Bible Articles

Bible Articles

The Lord's Supper - Once A Year?

I recently received a copy of the January edition of The WatchTower, a publication of the Jehovah’s Witnesses, from one of the members of this congregation. It had a question/answer page and the question posed concerned the Lord’s Supper. “What did Paul mean when he said: ‘As often as you eat this loaf and drink this cup’?” The respondent affirmed that the Lord’s Supper should be observed on an annual basis.

The writer offered several arguments. First, he notes that “often” (used in 1 Corinthians 11:26) is interpreted by some as meaning “frequently,” i.e., in the sense of many times. However, he argues that an annual observance of the Supper would mean that it has been celebrated “often” since its institution. Second, he observes that the Supper is a memorial and memorials, he claims, are “usually observed annually.” Third, he affirms that Jesus died on the day of the Passover, an annual festival and Paul even refers to Christ as our Passover; thus the Supper should be celebrated annually just like the Passover. Fourth, “Since Jesus’ sacrifice replaced the annual Atonement Day sacrifice, the Memorial of his death is properly observed annually.”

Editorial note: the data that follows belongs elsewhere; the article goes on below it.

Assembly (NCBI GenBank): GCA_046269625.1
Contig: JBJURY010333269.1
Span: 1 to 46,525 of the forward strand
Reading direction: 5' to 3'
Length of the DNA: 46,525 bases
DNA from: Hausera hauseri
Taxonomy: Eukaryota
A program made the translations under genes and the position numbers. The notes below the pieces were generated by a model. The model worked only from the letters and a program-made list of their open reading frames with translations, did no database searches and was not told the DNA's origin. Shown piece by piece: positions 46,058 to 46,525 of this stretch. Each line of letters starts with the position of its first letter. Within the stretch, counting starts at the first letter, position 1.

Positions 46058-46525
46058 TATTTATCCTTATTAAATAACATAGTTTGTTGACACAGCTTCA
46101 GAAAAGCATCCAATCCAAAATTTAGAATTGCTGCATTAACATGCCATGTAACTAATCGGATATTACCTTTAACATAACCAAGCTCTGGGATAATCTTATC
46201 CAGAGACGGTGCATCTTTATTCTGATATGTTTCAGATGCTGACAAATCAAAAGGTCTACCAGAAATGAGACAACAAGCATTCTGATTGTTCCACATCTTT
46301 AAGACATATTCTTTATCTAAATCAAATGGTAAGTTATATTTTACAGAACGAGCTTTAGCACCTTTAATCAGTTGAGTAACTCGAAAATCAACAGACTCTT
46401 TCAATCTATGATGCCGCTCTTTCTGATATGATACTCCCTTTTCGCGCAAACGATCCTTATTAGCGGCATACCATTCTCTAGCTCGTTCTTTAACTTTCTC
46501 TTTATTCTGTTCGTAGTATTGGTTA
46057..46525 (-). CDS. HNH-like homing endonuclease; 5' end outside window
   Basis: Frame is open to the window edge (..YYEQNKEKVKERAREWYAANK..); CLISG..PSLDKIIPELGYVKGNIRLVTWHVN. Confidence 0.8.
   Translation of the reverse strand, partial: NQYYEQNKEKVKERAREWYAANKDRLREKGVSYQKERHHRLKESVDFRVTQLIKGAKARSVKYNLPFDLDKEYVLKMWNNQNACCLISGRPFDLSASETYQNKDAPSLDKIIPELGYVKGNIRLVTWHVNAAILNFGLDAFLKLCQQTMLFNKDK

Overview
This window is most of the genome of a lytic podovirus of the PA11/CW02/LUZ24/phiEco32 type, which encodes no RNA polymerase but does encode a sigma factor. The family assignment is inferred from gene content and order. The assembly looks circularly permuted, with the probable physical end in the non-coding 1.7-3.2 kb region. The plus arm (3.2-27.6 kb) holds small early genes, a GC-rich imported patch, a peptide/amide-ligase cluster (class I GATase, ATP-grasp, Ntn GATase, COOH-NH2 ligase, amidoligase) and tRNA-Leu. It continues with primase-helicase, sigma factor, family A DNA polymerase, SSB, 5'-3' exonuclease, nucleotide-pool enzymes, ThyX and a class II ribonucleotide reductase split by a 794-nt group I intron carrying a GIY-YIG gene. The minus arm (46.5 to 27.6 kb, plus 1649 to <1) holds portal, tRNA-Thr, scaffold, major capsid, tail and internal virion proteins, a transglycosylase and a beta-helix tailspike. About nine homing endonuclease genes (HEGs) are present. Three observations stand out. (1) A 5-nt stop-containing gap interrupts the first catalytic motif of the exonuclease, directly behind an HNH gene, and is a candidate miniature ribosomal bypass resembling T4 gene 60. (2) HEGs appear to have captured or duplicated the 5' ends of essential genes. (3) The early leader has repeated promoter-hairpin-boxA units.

The respondent is correct when he notes that Paul was discussing the “how” the Supper was to observed, not “how often” (in 1 Corinthians 11). However, his conclusion that “there is no Scriptural reason to observe the Memorial more frequently than [once a year]” is incorrect.

Note that his argument based on the word “memorial” has no scriptural basis. It is true that the Supper is a memorial, but the word “memorial” itself demands no specific frequency. Even the fact that the Supper has some connection to the Passover and the Day of Atonement, annual festivals, demands no specific frequency. The Lord’s Supper is not the Passover. While the Passover foreshadowed some aspects of the Lord’s Supper, the Supper is a separate memorial. The writer draws some connections between the Lord’s death and the Day of Atonement and then borrows the frequency of the Day of Atonement and applies it to the Supper. By what authority? No scripture makes that argument; it is of human invention.

Acts 20:7 tells us that the Christians at Troas came together on the “first day of the week” to break bread, i.e., partake of the Lord’s Supper. Their worship was apostolically-approved (Paul was present). It is significant that we are not told the month of the year or even the day of the month on which they did this. When God instituted annual festivals in the Old Testament, month and day of the month were given. A specific day of the month was given when the festival was intended to be observed monthly. The Sabbath was observed weekly, thus only the day of the week (7th) was identified. Note that we are not given a month and day of the month with regard to the Supper, only a day of the week.

The Scriptures teach that the Supper should be observed on a weekly basis.